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Thomas O'Dell ’83

Thomas O'Dell '83Thomas O’Dell remembers only one class from his freshman year at IUP, but it had a profound impact on his life.

“I was interested in lots of things,” O’Dell said. “I loved my high school classes in mathematics, physics, and biology, but I didn’t have any idea about what I wanted to study in college. I took an Introduction to Psychology course taught by Professor Richard Magee, and it was fascinating. After a few more courses, I was hooked and decided to make psychology my major.”

O’Dell said the variety of majors and programs available at IUP provided a great opportunity to explore new subjects before committing to a specific area of study. IUP was perfect for students like him, he said, who were “unsure where their interests would lead them.”

During his early studies at IUP, O’Dell was strongly influenced by other psychology professors, including George Walz and Carl Schneider, who were interested in the biological basis of behavior. “Their ideas and courses were very influential,” he said.

O’Dell conducted a research project under Barbara Marquette’s supervision, and it fueled his interest in research. At one point O’Dell read an assigned book, Madness and the Brain, written by Solomon Snyder, a professor of psychiatry at Johns Hopkins Hospital. Snyder described what was then thought to be the biological basis of schizophrenia, and O’Dell found it fascinating that emotions and perceptions can be so profoundly dependent on the neurochemical state of the brain.

“I knew then that I wanted to use my training in psychology at IUP as a basis for entering into this new field,” O’Dell said. “I already had a strong background in psychology, and spent my last few years at IUP taking as many chemistry and biology courses as possible to prepare for graduate studies in neuroscience.”

After graduating from IUP in 1983, O’Dell continued his studies at the University of Texas Graduate School of Biomedical Sciences in the Neuroscience Program of the Department of Physiology and Biophysics, earning a PhD in neuroscience in 1988. He also did postgraduate work at the University of Maryland School of Medicine and the Howard Hughes Medical Institute, Center for Neurobiology and Behavior, in the College of Physicians and Surgeons of Columbia University in New York.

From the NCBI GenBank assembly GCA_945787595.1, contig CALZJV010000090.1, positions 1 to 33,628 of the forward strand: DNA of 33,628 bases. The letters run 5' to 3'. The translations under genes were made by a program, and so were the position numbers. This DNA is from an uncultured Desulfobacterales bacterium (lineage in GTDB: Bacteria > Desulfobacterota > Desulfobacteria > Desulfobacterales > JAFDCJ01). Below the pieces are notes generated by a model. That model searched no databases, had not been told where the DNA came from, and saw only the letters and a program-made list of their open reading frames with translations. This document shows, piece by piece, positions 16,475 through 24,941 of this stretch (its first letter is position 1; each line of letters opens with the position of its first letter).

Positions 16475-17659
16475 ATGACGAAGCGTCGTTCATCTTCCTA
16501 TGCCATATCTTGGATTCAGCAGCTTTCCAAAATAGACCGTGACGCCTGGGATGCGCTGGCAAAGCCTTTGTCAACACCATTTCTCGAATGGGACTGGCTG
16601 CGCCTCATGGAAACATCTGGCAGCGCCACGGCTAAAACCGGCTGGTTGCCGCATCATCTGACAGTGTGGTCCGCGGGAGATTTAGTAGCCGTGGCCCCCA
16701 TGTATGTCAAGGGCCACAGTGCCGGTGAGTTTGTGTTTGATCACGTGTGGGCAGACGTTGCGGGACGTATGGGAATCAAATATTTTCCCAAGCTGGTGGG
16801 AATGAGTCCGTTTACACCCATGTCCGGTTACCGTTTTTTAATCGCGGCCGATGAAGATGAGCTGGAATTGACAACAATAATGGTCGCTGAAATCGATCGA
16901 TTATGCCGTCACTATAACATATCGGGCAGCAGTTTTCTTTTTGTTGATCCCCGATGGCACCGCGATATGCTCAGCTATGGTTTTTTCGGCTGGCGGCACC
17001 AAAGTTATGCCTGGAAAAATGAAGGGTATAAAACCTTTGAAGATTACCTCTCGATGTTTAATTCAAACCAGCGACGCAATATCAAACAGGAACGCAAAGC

O’Dell currently serves as professor and interim chair in the Department of Physiology at the David Geffen School of Medicine at UCLA, where he investigates the biological basis of learning and memory, which includes studying the biochemistry and physiology of neurons in the region of the brain known as the hippocampus.

“The research in my laboratory has progressed to the point where our results have important implications for Alzheimer’s disease, intellectual impairment, and autism,” O’Dell said. “For example, we have identified several genes that have important roles in learning and memory, and other investigators have found that mutations in these same genes cause intellectual impairment and other disorders in humans. By working with clinical researchers and biotech companies, we hope to build on these findings and develop novel therapeutic approaches to these diseases.”

Mentoring students is another obligation—expected of every academic scientist since each generation is responsible for training the next, O’Dell said—but it is one part of his job he enjoys the most.

“I had the good fortune to have wonderful mentors,” O’Dell said. “I personally train all of my students and work closely with them on their experiments. I also encourage them to come up with their own ideas and give them the freedom to test their ideas. It works not only for the students, but also for me. Almost all of the students I’ve mentored have brought new techniques to my laboratory and moved the research in the laboratory into exciting new directions.”

O’Dell said he loves how, after a few years in the lab, those being mentored stop being students and become colleagues and collaborators.

“Unfortunately for me, that’s the sign that it’s time for them to graduate and move on,” O’Dell said.

Profile published on 4/10/14

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